In a previous post I talked about why I’ve stayed in testing. Here I want to be a little more concise around the idea of how you might frame testing beyond how it is normally described, particularly if you want to get someone excited about testing as a career choice.
Let’s say someone wants to hear from you what they can expect out of a specialist career in testing. What do you tell them? That was a question I was recently posed. My response is that I would say something like the following …
Do you want to be an experimenter, an explorer, and an investigator? Do you want to learn how to become a credible reporter of information that people value? Do you want to figure out how and why people make mistakes when they build complex things? Do you want to learn a bit about what it means to think like a historian, detective, cartographer, archaeologist, and a physicist?
Well, if you do: welcome to specialist testing! A discipline that will — if you pursue it and embrace it — guide you towards becoming cross-discipline associative. You will be embarking on a career that has a pedigree across just about every discipline that human minds have invented which has some aspect of investigating a part of the world, reasoning about it, and helping others learn how to make better decisions sooner.
You will be dealing with the area where humans and technology intersect. This means you will be dealing not just with our competence to introduce complexity and remove complication at that intersection, but also with the ethics that go along with doing so.
As you do this, you will learn that quality is never a single, empirical fact; it’s always a working hypothesis. Our understanding of it is an interpretation and an assessment of value. Value is a social judgment, and different people value things differently at different times and for different reasons. This means quality is best described as a shifting perception of value over time.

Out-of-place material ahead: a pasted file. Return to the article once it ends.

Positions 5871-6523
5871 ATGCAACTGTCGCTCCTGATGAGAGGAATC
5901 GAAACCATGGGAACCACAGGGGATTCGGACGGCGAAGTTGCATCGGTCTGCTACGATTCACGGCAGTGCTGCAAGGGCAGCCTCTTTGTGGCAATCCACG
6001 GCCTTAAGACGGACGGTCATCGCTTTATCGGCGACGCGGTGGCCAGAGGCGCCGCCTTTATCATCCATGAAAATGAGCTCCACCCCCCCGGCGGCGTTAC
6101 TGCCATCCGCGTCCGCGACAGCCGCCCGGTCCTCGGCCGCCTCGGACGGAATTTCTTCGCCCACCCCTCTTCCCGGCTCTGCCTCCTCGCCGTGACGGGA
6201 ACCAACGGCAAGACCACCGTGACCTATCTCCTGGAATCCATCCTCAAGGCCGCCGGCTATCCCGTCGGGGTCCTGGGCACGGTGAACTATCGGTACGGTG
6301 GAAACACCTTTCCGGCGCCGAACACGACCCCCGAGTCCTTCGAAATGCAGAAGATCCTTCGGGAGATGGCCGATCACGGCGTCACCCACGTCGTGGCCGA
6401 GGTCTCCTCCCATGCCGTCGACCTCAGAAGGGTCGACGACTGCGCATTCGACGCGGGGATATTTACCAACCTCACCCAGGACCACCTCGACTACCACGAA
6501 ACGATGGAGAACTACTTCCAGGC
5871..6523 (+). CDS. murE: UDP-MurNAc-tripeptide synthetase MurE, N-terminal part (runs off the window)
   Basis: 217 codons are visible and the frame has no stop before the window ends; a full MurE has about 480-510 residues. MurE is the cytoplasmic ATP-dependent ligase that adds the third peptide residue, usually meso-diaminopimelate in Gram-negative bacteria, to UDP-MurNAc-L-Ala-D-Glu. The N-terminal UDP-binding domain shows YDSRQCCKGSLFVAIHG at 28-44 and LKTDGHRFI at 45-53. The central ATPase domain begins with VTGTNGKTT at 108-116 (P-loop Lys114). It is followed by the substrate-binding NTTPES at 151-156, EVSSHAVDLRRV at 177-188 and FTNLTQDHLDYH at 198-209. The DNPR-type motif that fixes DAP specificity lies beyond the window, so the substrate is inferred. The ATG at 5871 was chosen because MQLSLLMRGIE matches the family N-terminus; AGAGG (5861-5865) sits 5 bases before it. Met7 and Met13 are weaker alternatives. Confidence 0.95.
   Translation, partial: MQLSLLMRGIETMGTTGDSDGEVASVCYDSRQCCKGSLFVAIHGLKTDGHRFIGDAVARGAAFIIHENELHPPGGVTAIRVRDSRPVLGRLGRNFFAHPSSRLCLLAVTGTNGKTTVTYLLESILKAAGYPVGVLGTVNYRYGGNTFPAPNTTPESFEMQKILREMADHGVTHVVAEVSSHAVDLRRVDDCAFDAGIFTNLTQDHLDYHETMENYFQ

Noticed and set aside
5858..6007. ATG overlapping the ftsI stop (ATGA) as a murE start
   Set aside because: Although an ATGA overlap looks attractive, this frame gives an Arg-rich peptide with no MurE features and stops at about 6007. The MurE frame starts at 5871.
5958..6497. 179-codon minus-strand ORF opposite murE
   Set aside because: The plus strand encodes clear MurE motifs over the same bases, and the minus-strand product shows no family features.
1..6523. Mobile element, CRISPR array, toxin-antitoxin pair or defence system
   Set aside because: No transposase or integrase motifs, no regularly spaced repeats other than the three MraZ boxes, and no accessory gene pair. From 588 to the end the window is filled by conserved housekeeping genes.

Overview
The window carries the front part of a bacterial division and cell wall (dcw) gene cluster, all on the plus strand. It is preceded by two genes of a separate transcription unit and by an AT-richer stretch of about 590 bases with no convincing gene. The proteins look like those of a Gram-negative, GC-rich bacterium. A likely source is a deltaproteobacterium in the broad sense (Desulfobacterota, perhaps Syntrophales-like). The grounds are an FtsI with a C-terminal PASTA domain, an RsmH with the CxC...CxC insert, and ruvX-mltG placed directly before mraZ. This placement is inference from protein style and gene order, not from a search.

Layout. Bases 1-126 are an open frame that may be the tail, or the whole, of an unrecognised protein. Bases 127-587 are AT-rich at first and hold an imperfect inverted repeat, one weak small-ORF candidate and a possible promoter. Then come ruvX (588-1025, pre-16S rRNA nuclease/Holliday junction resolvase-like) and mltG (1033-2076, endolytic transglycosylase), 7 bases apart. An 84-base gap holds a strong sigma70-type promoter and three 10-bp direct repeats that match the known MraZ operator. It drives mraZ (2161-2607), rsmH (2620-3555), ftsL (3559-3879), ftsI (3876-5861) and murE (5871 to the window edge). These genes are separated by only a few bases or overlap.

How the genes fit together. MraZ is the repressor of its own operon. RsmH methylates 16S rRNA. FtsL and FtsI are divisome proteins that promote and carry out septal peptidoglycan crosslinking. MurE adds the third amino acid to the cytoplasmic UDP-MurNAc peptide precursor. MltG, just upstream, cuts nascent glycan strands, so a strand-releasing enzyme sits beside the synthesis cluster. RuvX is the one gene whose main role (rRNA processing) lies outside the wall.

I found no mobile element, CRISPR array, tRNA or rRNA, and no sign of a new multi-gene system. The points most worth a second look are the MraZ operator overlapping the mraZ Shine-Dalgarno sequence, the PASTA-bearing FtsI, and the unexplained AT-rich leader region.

And thus you will learn to embrace uncertainty, ambiguity, and be able to not just harness but cultivate doubt. You will learn what it means to be a pragmatic (not ruthless) skeptic but also a natural enthusiast. Specializing in testing teaches you to balance exploration, investigation, and experimentation and so so while considering spatial and temporal boundaries. Specialist testing teaches you to focus on outcomes, not just outputs.
You will learn to glean insights from the most unlikely of places. For example, if you read the book Star Wars: Thrawn you will find:
“A battle is a balance between plan and improvisation, between intellect and reflex, between error and correction.”
Upon seeing that, you will learn to intuitively replace the word “A battle” with “Testing” and see that the sentence remains entirely true and provides a talking point in your career. A key point here, however, being that a specialist tester tends to find associations with testing in just about everything they see, read, or hear.
As a specialist tester, you will learn to understand the dynamics of the past and the causes of events. You will, like any good historian, have to engage with history to understand how people recast evidence. Like any good archaeologist, you will have to assess how the present is constantly forcing a re-evaluation of what we believe happened based on the artifacts that have been left to us to reason about.